Remaining Silent Counts; Chief Keef Admits At First Questioning To Marijuana Possession

Caught riding in a stolen red Ferrari convertible as he celebrated his 17th birthday, Chief Keef had a quick answer for the Miami Beach police sergeant who asked if he was carrying any weapons. “I have weed in my right front pocket,” said Keef, according to a police report of the arrest last August. The problem is that Cozart violated his probation from a gun conviction. A Florida judge issued an arrest warrant, and it remains in effect and will be served if Cozart should ever be stopped around Miami Beach again.

The first piece of advice that most lawyers and non-lawyers will give is this: Remain Silent. When being pulled over by police, sometimes officers approach the vehicle not as if one has merely run a stop sign or swerved, but approaches with an aggressive attitude as if one is a known criminal or in the act of doing something very wrong. Many times, even, the police will force one out of the vehicle and start patting one down while looking through one’s car. One may likely feel the itch to explain oneself, and either admit to one’s wrongdoing at the outset, or prove to the officers one did not do what the officers are accusing one of doing. Remember, no matter what the situation, talk to no one but one’s experienced attorney.

The other problem that many accused parties in non-violent drug related situations like this face is the issuing of a warrant. Any type of warrant in Jacksonville is serious, whether it involves a new crime, failure to appear, failure to comply with probation terms or other difficulties in the legal system. Unfortunately, leniency is not often given to those who do not comply with a scheduled court date. In fact, many judges take the crime very seriously, being quick to impose harsh penalties for those who are found to have failed to appear in court. In most cases, the only way to avoid such consequences is to provide a defensible reason for one’s absence.

In Cozart’s case, the Florida police in charge of his case were not willing to travel to Illinois to arrest and initiate extradition procedures for violation of Probation (VOP) crimes involving marijuana possession, simply because of the distance in travel and likelihood that Cozart might flee if he was tipped off. However, other local offenders will not be so likely to use police funding issues to escape an arrest, especially for those who live in Jacksonville, or even just across the border in Georgia.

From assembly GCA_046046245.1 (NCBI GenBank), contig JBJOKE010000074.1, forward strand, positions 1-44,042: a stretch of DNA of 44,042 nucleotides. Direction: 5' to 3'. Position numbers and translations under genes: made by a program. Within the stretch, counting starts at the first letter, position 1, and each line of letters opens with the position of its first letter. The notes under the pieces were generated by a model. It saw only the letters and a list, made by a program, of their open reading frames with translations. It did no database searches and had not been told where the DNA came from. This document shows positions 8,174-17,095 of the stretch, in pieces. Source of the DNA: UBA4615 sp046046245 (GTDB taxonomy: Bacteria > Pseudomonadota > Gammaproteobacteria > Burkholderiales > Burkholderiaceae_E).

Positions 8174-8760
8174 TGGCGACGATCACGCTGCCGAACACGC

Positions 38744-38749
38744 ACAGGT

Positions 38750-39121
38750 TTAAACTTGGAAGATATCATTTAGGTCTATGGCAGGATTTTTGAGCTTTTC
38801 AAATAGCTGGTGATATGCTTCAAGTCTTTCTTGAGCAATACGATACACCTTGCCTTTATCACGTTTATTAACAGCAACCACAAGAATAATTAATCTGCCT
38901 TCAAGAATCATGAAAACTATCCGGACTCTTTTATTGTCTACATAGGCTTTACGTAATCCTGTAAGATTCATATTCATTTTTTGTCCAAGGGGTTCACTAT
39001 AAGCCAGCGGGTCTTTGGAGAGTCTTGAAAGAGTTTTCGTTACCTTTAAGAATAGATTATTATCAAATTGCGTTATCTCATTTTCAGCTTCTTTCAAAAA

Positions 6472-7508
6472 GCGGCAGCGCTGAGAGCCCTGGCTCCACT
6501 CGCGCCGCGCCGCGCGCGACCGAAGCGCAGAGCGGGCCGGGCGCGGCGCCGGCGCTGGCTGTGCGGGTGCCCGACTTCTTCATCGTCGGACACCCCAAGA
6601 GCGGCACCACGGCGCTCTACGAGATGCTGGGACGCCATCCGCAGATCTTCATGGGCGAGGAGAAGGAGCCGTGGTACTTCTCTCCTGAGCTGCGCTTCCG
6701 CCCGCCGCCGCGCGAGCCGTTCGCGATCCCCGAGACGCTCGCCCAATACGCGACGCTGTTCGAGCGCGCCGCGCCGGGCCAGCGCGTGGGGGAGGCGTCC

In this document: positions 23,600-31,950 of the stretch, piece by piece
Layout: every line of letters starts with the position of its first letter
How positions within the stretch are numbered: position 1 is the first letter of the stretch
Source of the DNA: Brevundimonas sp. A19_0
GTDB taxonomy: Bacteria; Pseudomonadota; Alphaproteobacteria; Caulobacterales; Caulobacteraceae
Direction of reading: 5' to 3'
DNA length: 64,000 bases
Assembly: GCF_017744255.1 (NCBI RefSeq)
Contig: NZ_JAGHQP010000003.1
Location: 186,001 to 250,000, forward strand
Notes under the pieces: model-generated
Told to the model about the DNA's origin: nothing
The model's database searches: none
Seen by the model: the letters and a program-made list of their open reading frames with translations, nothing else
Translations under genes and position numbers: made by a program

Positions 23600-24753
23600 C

The consequences of having the outstanding warrant can include being ineligible to collect certain government, state or local benefits such as social security income, unemployment compensation, or financial aid, having one’s driver’s license suspended indefinitely until one surrenders, and possibly a finding of contempt if that option is exercised by the court.

Many times throughout Jacksonville, accused parties face charges they never knew of and warrants they never thought would be out on them, and because of their lack of knowledge, they suffer at the hands of a very powerful state operated legal system. Fortunately, one does not have to fight the battle for one’s freedom alone. If one obtains an experienced Jacksonville drug crimes defense attorney” to fight the case and ensure one’s rights are protected, one can be sure that one will know one’s rights, know what the prosecution and police have access to, and will be able to make sure that wrongfully obtained evidence will not be used against one.

The Forbess Law Firm has been aiding clients who face criminal charges in Jacksonville for more than a decade and are here to provide aggressive criminal defense to anyone accused of a crime. If you or a loved one require a Jacksonville criminal defense lawyer, contact our firm today. We are available through our website or by calling us at 904-634-0900.

Additional Source: More trouble for Chief Keef: Arrest warrant in Florida, Rosemary Regina Sobol, Chicago Tribune News

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